Foreign bond buyers are getting ready for the January sales.
That’s according to Bank of America Merrill Lynch strategists led by Hans Mikkelsen. In a note published December 19, the team said that they “expect foreign buying of US corporate bonds to accelerate in January” as the result of a “very meaningful” seasonal effect.
The note sets out the technical reasons for foreign investors holding out from buying until then. Here goes:
- Most foreign buyers in US corporate bonds use rolling short term (one or three month) currency hedges to offset the risk of any adverse price movements.
- These hedges have gotten more expensive of late, as foreign demand has been increasing, and dealers are paring down balance sheets ahead of year end reporting requirements.
- While three-month hedges were hit modestly by this effect toward the end of September, there was a huge 100bps spike in the cost of ome month hedges – from about 140bps to 240bps annualized – heading into December.
- “This means that for a sizable share of foreign investors the US corporate bond market has become seemingly less attractive after the US elections — despite the 55bps increase in IG corporate yields.”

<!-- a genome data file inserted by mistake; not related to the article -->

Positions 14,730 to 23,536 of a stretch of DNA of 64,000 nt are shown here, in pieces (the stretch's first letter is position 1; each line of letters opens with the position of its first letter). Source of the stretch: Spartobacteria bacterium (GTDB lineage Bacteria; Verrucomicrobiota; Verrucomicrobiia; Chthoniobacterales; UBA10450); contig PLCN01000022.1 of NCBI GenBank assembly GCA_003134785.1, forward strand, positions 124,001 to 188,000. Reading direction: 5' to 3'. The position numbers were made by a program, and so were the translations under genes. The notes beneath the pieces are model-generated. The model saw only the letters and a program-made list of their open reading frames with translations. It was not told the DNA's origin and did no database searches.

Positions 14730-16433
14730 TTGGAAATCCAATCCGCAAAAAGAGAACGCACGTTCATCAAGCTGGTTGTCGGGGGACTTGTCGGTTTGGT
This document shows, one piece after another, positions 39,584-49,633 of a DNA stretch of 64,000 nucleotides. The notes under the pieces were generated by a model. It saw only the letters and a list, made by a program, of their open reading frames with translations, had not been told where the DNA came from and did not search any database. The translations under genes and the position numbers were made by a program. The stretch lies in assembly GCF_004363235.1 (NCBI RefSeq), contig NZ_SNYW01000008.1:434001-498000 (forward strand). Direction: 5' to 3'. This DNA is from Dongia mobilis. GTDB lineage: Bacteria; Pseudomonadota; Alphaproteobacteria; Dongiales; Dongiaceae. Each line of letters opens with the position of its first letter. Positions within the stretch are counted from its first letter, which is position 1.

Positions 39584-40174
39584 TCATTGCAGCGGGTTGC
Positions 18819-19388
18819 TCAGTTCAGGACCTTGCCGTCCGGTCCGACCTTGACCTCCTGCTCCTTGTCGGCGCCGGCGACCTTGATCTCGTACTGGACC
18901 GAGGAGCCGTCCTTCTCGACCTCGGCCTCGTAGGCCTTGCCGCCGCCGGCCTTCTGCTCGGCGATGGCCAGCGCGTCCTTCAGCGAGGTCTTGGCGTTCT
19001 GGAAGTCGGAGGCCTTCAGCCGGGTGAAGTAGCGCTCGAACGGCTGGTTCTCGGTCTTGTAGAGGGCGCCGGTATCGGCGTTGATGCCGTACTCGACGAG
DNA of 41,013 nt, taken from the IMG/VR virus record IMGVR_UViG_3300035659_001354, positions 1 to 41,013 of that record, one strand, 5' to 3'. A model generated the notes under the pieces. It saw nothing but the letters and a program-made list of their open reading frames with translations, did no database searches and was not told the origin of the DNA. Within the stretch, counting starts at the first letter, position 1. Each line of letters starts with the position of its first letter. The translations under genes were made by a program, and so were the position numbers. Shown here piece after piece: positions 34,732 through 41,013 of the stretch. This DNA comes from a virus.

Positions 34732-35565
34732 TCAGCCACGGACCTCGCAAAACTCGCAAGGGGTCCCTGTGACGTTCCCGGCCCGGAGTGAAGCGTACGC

This is set to change in the new year however
“But just wait for the January effect,” the strategists said. “Even though year-end is spoiling the party for foreign investors that roll 1-month dollar hedges, once they return to work the first day in the new year this situation will have changed as funding costs normalize and the dollar hedge cheapens up materially.”
Mikkelsen and team expects one-month hedging costs to decline at least to three-month costs, which implies a decline of 58 bps, but probably even further.
“We think this effect is very meaningful,” according to the note led by Credit Strategist Hans Mikkelsen. “And as a result expect foreign buying of US corporate bonds to accelerate in January.”
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